Let $A = (a_{ij})_{i,j=1,\dots,n}$ be a real symmetric square matrix. Suppose $A$ is positive definite. Are there sufficient conditions that guarantee $a_{ij} > 0$ for all $i,j = 1,\dots, n$?

I know that $a_{ii} > 0$ for all $i=1,\dots,n.$

One thing I found is that $a_{ij} > 0$ for all $i,j = 1, \dots, n$ if and only if $A^{-1}$ is monotone, i.e. $A^{-1}x \ge 0$ implies $x \ge 0$ for all $x \in \mathbb{R}^n.$ Is there a nice way to connect this with the fact that $A$ and $A^{-1}$ are positive definite?


1 Answer 1


Sounds to me like you are describing the inverse of a symmetric M-matrix. Those matrices are extremely important in numerical analysis because they have stable behaviours with respect to several algorithms. There are PLENTY of characterizations of such matrices. Some of them are listed in the wikipedia page for M-matrices : https://en.wikipedia.org/wiki/M-matrix .

In your case, the easiest characterization is probably the following : every off-diagonal element of $A^{-1}$ (which exists since you assume positive definiteness) is negative.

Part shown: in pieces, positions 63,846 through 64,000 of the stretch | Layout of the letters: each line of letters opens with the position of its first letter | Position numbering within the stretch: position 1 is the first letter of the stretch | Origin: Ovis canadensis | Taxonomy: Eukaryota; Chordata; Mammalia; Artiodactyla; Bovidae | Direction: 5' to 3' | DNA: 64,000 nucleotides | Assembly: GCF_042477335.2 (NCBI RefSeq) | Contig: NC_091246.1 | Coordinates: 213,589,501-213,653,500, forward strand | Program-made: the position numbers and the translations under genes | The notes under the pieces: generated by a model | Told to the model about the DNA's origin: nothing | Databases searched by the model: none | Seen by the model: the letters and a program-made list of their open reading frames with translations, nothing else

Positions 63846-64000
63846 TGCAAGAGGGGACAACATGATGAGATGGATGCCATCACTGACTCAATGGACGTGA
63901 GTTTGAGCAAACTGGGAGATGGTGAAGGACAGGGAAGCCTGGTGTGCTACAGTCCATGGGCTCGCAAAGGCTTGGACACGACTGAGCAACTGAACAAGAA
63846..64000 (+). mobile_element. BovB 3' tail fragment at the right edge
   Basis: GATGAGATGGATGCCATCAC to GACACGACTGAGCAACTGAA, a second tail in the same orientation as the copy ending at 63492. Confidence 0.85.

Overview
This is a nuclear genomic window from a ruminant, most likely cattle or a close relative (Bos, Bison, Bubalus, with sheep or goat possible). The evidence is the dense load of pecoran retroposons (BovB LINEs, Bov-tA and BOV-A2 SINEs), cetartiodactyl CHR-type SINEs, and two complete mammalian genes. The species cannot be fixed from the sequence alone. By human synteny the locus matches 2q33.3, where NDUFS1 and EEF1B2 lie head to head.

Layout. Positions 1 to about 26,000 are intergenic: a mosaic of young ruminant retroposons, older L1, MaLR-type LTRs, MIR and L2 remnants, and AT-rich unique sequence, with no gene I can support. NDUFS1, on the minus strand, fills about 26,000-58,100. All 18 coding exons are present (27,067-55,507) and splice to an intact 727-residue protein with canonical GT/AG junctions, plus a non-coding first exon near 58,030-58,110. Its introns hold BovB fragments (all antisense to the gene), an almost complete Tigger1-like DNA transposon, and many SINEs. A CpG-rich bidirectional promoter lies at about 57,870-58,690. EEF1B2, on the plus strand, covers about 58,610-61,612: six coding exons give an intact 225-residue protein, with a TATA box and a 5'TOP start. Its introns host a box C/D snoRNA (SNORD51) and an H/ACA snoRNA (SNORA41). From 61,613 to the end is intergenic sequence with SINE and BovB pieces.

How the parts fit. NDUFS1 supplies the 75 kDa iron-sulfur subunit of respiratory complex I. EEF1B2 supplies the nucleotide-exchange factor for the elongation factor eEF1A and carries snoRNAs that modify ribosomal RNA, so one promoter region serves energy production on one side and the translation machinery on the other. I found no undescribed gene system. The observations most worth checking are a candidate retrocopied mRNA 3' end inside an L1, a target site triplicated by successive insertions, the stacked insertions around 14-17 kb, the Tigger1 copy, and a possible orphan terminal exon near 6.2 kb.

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    $\begingroup$ For the sake of completeness, a symmetric M-matrix is called a Stieltjes matrix en.wikipedia.org/wiki/Stieltjes_matrix . $\endgroup$ Feb 24, 2017 at 10:03
  • $\begingroup$ Thank you! Are there specific results on positive definite M-matrices? $\endgroup$ Feb 26, 2017 at 21:46
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    $\begingroup$ I think the following reference might be helpful : Bendito, E. et al., 2009. Characterization of symmetric M-matrices as resistive inverses. Linear Algebra and Its Applications, 430(4), pp.1336–1349. $\endgroup$ Feb 28, 2017 at 9:05

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